Carlos Cuadras was disappointed when he learned that Srisaket Sor Rungvisai pulled out of his fight this Saturday in Phoenix. And he’s determined to avenge two losses to rival Juan Francisco Estrada, including an 11th-round knockout in his most-recent bout.
However, his focus at the moment is squarely on unbeaten Jesse Rodriguez, who replaced Sor Rungvisai in the upcoming bout for a vacant secondary WBC title at Footprint Center (DAZN).
“I have no plans right now,” Cuadras told Boxing Junkie through a translator. “First, I have to walk away with my hand [raised] in victory. Then I’ll talk to my promoter, Mr. Honda. He knows the best decision for my career.
“I’m going to wait and see what he says. I’m ready for anything. ”
Cuadras (39-4-1, 27 KOs) was ready for Estrada in their rematch, in October 2020. The Mexicans gave fans a memorable war before the WBC champ put Cuadras down twice in Round 11 and stopped him in Mexico City.
That was Cuadras’ first title fight since 2016, when Roman Gonzalez took the WBC belt from him. “Chocolatito” would lose it to Sor Rungvisai, who would then hand it over to Estrada.
Estrada is currently the WBC’s “franchise” champion, meaning he’s the sanctioning body’s top titleholder.
“I learned not to fall into his style,” said Cuadras, referring to what he took away from the Estrada fight. “My style is faster, I move my legs more. It was an error standing and exchanging with him when I know how to fight a different way.
“… If I fight my fight, I win a wide decision.”
Cuadras could get a third shot at Estrada, although things got complicated because of the coronavirus.
He was part of an informal tournament that was designed to produce the top champion at 115 pounds, him vs. Sor Rungvisai on Saturday and Estrada vs. Gonzalez on March 5. The winners would then have fought one another for junior bantamweight supremacy.
However, first Estrada and then Sor Rungvisai contracted COVID-19 and everything changed. Cuadras has Rodriguez (14-0, 10 KOs) on Saturday and Gonzalez will now fight respected flyweight champ Julio Cesar Martinez next month.
There are still compelling fights on the horizon, however. Cuadras would love a shot at the Gonzalez-Martinez winner or go directly into a third fight with Estrada. Both of those fights would give him a chance to win another full championship.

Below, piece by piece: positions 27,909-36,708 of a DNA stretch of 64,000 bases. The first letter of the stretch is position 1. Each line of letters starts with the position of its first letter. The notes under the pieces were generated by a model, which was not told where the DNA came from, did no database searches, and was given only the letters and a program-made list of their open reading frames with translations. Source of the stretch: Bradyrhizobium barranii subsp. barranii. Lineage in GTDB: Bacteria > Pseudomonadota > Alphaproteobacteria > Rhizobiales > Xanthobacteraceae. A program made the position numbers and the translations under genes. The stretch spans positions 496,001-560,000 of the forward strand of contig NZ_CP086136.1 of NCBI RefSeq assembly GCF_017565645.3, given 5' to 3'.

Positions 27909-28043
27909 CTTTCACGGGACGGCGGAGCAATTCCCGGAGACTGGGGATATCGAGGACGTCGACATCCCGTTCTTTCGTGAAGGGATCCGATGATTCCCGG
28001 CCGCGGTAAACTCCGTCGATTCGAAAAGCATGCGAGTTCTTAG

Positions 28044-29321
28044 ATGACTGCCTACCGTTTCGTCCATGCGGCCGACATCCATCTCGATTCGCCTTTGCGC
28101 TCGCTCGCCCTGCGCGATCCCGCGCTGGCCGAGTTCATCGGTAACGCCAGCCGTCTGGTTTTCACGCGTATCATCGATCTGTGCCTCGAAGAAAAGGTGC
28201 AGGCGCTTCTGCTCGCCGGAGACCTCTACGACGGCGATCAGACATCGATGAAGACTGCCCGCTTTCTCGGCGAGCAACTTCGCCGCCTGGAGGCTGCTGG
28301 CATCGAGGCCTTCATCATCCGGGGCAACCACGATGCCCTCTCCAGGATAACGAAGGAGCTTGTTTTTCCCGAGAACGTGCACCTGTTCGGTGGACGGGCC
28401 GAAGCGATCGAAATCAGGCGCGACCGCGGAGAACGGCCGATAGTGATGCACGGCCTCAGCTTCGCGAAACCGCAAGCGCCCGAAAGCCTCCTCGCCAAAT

Cuadras probably is the least accomplished of the big four. He’s 1-3 in fights against them, the victory coming against Sor Rungvisai. Estrada is 4-2, Sor Rungvisai 3-2 and Gonzalez 2-3.
Cuadras is proud to be grouped with his rivals, who have produced a series of classic brawls. They’re collectively a sort of mini version of the great Four Kings, Roberto Duran, Marvin Hagler, Thomas Hearns and Ray Leonard.
And there are more fights to come among them, even as they continue to age. The picture is 33.
“It’s really an honor to be compared to those legends,” he said. “I want to move forward and continue to be compared to them. … I have two or three years or more. When I feel I’m in decline, I’ll say, ‘OK, this is the end.’ Look at Nonito Donaire, though. He’s a world champion at 39. And he gave us a great fight [against Naoya Inoue].
“I feel I can also keep going. I feel good, I feel strong. I would like to get all four belts in the division like Canelo [Alvarez]. That’s what I want to accomplish. ”
Of course, he has to get past Rodriguez first. The brother of 115-pound contender Joshua Franco is on a roll, having stopped his last six opponents. However, he is taking a big step up in class against the experienced Cuadras. And he’s moving up in weight.
Easy win for Cuadras? He can not afford to look at it that way with so much at stake.
“I know he’s less experienced than I am,” Cuadras said. “That could make him dangerous. He’s young (22). He has all the momentum. He will not give up easily. … I know I have a tough test ahead of me.
“I will not go in overconfident. I’ve worked too hard to achieve this win. ”